8th AMU new kid on the tarmac

  • Published
  • By Jamie Haig
  • 1st SOW Public Affairs
The 8th Aircraft Maintenance Unit may be the smallest and newest maintenance squadron at Hurlburt Field, but they are fired up about their mission and the aircraft they're responsible for safekeeping.

Sharing space with the MH-53 PAVE LOWs in Independence Hangar, they're responsible for the modifications and maintenance of the 8th Special Operations Squadron's first CV-22 Osprey.
But in order to do their job, they had to have the work area to perform these duties.

"The Airmen did almost everything in the squadron from painting to laying tiles," said Senior Master Sgt.. Jorge Morales, 8th AMU. "There was nothing here. We had to go to the self-help store, get the materials and get to work."

Although it's not completed, the squadron had time to set up the workspace while awaiting the arrival of the tilt-rotor aircraft.

After arriving on base Jan.. 5, the aircraft needed specific modifications and inspections completed before it ever left the tarmac on its first flight this week.

The crews started with an acceptance inspection of the first Air Force Special Operations Command Osprey and then proceeded to the anti-ice modifications of various parts of the plane.

"During developmental testing of the CV-22, it was discovered that the blunt objects on the plane collected ice," Sergeant Morales said.

"We've been adding farings that will cover these parts, protect them and make the aircraft more aerodynamic."

Since the arrival of the 8th SOS's aircraft, the maintainers have worked seven days a week making modifications to the aircraft in preparation for its upcoming cold weather testing in Alaska.

"We're trying to set a standard for this aircraft," said Capt.. Aaron Hagar, 8th AMU. "We're stricter than ever before because it's a new aircraft for this base. But safety is first and our crews work accordingly."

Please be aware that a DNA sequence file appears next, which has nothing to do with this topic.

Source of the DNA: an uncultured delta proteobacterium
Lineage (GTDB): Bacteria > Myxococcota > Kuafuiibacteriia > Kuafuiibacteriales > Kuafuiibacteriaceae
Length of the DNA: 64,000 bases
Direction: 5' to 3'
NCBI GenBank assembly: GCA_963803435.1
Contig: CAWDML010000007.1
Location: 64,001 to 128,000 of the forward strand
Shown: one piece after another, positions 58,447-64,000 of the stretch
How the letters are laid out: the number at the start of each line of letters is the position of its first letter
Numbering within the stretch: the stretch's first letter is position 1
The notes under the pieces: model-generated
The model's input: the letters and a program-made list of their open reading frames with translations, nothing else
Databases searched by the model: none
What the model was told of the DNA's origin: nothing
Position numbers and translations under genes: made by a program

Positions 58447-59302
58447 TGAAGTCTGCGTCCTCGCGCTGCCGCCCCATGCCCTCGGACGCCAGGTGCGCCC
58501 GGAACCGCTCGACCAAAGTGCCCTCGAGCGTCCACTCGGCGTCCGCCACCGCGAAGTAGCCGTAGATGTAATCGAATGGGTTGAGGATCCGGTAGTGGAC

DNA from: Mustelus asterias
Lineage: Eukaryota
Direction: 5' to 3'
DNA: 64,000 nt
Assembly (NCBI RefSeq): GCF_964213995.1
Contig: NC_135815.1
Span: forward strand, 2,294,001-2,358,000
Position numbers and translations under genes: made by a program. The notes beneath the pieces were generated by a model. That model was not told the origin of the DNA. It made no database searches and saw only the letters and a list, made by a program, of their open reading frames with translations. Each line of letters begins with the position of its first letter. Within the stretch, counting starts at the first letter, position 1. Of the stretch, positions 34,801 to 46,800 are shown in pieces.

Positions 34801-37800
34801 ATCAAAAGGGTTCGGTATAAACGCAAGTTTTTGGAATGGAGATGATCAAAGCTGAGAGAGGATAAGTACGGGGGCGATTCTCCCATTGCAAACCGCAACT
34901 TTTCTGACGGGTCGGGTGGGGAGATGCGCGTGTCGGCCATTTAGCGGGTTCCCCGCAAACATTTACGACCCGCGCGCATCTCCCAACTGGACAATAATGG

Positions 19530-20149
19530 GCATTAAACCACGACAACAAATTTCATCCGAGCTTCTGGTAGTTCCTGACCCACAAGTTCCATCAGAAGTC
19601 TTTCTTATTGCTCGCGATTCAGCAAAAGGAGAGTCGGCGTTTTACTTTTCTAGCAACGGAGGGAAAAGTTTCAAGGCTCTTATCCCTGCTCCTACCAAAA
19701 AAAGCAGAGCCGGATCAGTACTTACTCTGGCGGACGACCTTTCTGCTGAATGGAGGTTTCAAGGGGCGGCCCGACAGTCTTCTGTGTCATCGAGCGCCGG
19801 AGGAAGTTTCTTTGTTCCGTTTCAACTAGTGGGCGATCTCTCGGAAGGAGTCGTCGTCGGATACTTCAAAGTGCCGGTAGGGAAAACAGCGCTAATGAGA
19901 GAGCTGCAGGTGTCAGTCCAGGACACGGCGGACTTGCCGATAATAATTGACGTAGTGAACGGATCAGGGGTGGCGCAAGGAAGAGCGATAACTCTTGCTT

After every 35 hours of flight, the aircraft will be put down for an inspection.

After all the parts are inspected and modified, the next part of the inspection is that the aircraft goes through a blade fold wing stow, where the three blades on each propeller are folded inward.

The engine then comes forward, and the arms of the prop are turned parallel to the aircraft body. This enables the CV-22 to be stowed on an aircraft carrier or a C-5 Galaxy.

With each new aircraft, there are always new procedures that don't fall into place. The Airmen and contractors of this new squadron have been taking them in stride.

"We have permanent contractors that have worked on this aircraft since the beginning," Captain Hagar said. "They're just as dedicated as the Airmen, and we consider them one of our own."
Despite the difficulties, the maintainers are excited to be a part of Air Force history.

"I've worked on fighter jets before, but this is great," said Staff Sgt.. David Gilbert, 8th AMU. "Avionics are the same aircraft to aircraft, but we're the first to work on the first AFSOC tilt-rotor."

The 8th SOS is grateful to the maintainers for their diligence and perseverance in performing the acceptance and modifications of the aircraft in such a short time span.

"With all of the challenges created from introducing a new weapons system, our maintainers have responded with great drive and enthusiasm," said Lt. Col. Eric Hill, 8th SOS director of operations. "I've worked with many of these professionals before at Edwards Air Force Base, Calif., and can tell you we have assembled an outstanding team to lead the CV-22 toward combat operations."

Although the squadron has less than 60 personnel, Airmen and contractors included, more team members will join them before the year is out. The second of the 8th SOS's fleet will arrive within a month, and the crew will be ready to perform the exact same drill all over again.

Without the men and women of the 8th AMU, the newest page in Air Force history and the 8th SOS would never have been written.